CatCard office tests new tech


Lindsay Freed, Senior Staff Writer

In a few years, students will be able to use their smartphones to gain access to their residence halls.

The CatCard office is testing a mobile ID technology that would allow students, staff and faculty to use their phones in place of plastic ID cards, said Mark McKenna, director of the CatCard Service Center.

“You’ll be able to use your phone as an ID that you can use to unlock your door or do meal plan transactions,” McKenna said.

The mobile ID is being tested by members of the office’s tech team. It has been tested at some vending machines on campus, he said.

The new ID will likely be released sometime in the next couple of years once potential security risks are minimized, McKenna said.

“We have to make sure that if you don’t have password protection on your phone that the app is password protected,” he said. “If somebody picks up the phone [and you don’t have a password on it], then suddenly they’ve got access to your card.”

The mobile ID wouldn’t replace the plastic cards, McKenna said.

For now, the cards are the securest option available, he said.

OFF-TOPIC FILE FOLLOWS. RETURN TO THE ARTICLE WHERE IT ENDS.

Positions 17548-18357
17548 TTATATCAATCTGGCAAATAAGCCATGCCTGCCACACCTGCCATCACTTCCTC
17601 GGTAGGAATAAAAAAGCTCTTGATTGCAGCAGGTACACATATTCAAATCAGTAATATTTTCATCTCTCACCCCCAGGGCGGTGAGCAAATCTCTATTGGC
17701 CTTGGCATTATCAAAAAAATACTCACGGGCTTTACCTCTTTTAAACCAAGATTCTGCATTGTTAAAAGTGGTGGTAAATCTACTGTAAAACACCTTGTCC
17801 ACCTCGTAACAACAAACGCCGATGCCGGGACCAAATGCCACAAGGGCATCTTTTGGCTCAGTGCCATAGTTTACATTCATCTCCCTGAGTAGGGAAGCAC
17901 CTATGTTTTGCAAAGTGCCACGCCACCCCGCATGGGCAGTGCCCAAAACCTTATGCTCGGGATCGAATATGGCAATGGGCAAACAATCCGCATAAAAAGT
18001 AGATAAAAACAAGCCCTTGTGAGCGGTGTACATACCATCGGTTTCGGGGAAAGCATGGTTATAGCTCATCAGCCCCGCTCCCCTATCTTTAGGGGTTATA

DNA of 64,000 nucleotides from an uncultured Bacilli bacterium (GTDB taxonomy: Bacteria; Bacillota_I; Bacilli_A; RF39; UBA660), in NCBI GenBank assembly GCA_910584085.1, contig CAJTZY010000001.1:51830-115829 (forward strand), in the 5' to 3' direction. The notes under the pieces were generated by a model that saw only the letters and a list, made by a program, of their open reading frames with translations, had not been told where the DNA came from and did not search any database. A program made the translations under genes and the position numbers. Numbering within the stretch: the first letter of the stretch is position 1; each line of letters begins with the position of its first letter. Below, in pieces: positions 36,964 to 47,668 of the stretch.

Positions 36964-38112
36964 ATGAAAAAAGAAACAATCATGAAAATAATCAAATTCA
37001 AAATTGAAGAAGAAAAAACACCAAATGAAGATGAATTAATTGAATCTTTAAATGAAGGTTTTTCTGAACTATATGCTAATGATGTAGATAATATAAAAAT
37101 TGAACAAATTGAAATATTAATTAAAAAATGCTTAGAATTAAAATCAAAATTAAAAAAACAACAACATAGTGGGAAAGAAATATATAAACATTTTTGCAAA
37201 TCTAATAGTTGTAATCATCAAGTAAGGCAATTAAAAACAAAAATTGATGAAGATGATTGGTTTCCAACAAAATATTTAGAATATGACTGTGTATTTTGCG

CatCards are encrypted with a code that only grants access to the information stored on the card if the reader is connected to the University’s system, McKenna said.

“If this number doesn’t match the embedded code, it won’t work,” McKenna said.

The University is also looking into increasing the use of biometrics like hand and fingerprint scanners, he said.

These systems are already being used by Campus Recreation, McKenna said.

Though there is a potential risk that people will try to copy the information from CatCards, UVM Deputy Police Chief Tim Bilodeau said there is not a major threat of someone trying it at UVM.

The real risk to campus security is that people are too nice, McKenna said.

“We have people who, if they see me with my arms full, will say, ‘Oh. let me get the door for you,’” he said. “Which is great, but theoretically you don’t know that I’m allowed in the building.”

Another major issue is people propping open doors for others, McKenna said.

“It’s an access-controlled system,” he said. “It’s only as good as the people using it.”

Students tend to let other college-aged people into residential halls, junior Ian Minearo said.

“It’s nice not to have to take your CatCard out of your wallet, but it also makes it so people who don’t live there can get in,” Minearo said. “People are either a hit or a miss in terms of how decent they are as people and how they treat places they don’t live.”

Reports of theft or unauthorized access from campus buildings are infrequent and are usually the result of forced entry, Bilodeau said.

“If there’s enough value on something in some place, you can bet someone is probably trying to get into it,” McKenna said. “But we try to stay as current as we can with the technology and prevent that from happening.”